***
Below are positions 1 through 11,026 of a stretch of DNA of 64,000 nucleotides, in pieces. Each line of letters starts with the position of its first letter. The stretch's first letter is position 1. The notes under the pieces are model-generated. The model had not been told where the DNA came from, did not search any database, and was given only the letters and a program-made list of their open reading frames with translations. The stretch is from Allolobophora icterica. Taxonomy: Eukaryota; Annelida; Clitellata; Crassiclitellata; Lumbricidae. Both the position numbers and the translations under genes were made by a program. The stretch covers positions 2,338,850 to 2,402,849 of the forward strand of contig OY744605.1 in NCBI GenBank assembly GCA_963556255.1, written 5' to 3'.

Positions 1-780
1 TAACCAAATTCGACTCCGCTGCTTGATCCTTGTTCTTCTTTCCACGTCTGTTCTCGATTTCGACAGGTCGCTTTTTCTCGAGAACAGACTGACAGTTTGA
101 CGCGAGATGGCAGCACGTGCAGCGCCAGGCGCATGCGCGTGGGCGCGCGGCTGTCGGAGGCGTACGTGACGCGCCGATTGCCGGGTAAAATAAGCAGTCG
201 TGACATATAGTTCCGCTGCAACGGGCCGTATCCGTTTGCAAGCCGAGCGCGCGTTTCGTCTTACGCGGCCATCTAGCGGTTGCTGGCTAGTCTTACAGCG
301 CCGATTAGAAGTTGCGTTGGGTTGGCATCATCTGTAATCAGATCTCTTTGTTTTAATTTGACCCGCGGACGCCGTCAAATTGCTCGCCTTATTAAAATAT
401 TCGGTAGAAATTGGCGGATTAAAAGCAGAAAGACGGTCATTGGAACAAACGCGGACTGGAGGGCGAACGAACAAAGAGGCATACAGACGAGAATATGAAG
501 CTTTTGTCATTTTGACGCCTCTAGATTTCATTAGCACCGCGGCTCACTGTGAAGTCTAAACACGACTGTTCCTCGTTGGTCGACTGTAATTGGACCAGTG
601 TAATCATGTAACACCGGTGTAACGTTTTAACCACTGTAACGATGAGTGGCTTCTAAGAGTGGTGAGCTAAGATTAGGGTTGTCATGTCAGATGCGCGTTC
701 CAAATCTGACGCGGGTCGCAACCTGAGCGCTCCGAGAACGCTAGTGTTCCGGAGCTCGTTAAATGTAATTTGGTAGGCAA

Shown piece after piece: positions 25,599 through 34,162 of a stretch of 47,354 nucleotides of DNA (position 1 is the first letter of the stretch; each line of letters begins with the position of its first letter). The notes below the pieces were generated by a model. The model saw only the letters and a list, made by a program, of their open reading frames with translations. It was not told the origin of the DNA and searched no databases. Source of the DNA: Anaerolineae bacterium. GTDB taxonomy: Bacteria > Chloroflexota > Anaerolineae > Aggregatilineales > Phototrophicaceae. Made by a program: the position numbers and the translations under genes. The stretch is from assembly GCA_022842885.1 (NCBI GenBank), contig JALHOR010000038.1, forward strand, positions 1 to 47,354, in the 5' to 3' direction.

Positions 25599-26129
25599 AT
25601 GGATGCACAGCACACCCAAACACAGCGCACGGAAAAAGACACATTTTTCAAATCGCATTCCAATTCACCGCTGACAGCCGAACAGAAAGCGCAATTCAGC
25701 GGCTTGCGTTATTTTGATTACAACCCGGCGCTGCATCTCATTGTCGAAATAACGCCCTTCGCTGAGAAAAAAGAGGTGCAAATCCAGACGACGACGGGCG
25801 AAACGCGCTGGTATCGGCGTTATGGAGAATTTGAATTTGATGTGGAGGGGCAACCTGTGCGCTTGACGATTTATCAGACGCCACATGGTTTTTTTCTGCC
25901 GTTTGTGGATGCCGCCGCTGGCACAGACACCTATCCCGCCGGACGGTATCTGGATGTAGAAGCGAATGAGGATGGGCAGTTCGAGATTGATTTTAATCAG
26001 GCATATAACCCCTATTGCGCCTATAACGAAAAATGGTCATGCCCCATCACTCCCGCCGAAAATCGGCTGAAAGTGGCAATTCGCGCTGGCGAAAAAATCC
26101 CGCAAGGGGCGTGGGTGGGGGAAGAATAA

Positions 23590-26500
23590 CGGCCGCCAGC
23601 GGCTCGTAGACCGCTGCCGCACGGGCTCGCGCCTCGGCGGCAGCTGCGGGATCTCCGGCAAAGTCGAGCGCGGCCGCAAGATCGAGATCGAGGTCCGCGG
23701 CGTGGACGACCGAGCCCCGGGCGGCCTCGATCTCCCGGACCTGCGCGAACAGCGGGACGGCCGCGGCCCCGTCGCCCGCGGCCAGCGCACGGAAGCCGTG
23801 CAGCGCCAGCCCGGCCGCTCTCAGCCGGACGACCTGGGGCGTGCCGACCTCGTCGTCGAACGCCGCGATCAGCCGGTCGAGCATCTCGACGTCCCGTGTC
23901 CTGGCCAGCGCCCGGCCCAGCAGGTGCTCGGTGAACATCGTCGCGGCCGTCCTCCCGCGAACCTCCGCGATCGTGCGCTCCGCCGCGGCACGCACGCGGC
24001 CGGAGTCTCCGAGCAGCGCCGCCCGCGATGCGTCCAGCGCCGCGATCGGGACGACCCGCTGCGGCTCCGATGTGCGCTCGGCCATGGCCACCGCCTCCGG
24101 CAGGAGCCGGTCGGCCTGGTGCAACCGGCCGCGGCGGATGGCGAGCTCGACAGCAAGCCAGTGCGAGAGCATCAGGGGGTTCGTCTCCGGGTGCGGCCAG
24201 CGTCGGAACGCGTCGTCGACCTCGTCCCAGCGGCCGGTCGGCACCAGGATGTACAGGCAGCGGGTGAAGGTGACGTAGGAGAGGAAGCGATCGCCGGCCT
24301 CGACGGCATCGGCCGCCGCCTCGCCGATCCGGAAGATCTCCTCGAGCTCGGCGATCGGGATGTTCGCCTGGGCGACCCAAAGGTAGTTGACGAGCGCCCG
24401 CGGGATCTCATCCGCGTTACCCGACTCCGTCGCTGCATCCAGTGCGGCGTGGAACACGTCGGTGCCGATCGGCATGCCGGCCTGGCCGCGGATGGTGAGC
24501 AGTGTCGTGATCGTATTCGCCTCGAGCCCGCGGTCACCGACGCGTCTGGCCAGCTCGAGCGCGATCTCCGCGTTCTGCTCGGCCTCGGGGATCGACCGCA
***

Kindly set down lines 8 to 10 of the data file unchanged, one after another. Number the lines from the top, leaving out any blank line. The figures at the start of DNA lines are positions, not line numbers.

501 CTTTTGTCATTTTGACGCCTCTAGATTTCATTAGCACCGCGGCTCACTGTGAAGTCTAAACACGACTGTTCCTCGTTGGTCGACTGTAATTGGACCAGTG
601 TAATCATGTAACACCGGTGTAACGTTTTAACCACTGTAACGATGAGTGGCTTCTAAGAGTGGTGAGCTAAGATTAGGGTTGTCATGTCAGATGCGCGTTC
701 CAAATCTGACGCGGGTCGCAACCTGAGCGCTCCGAGAACGCTAGTGTTCCGGAGCTCGTTAAATGTAATTTGGTAGGCAA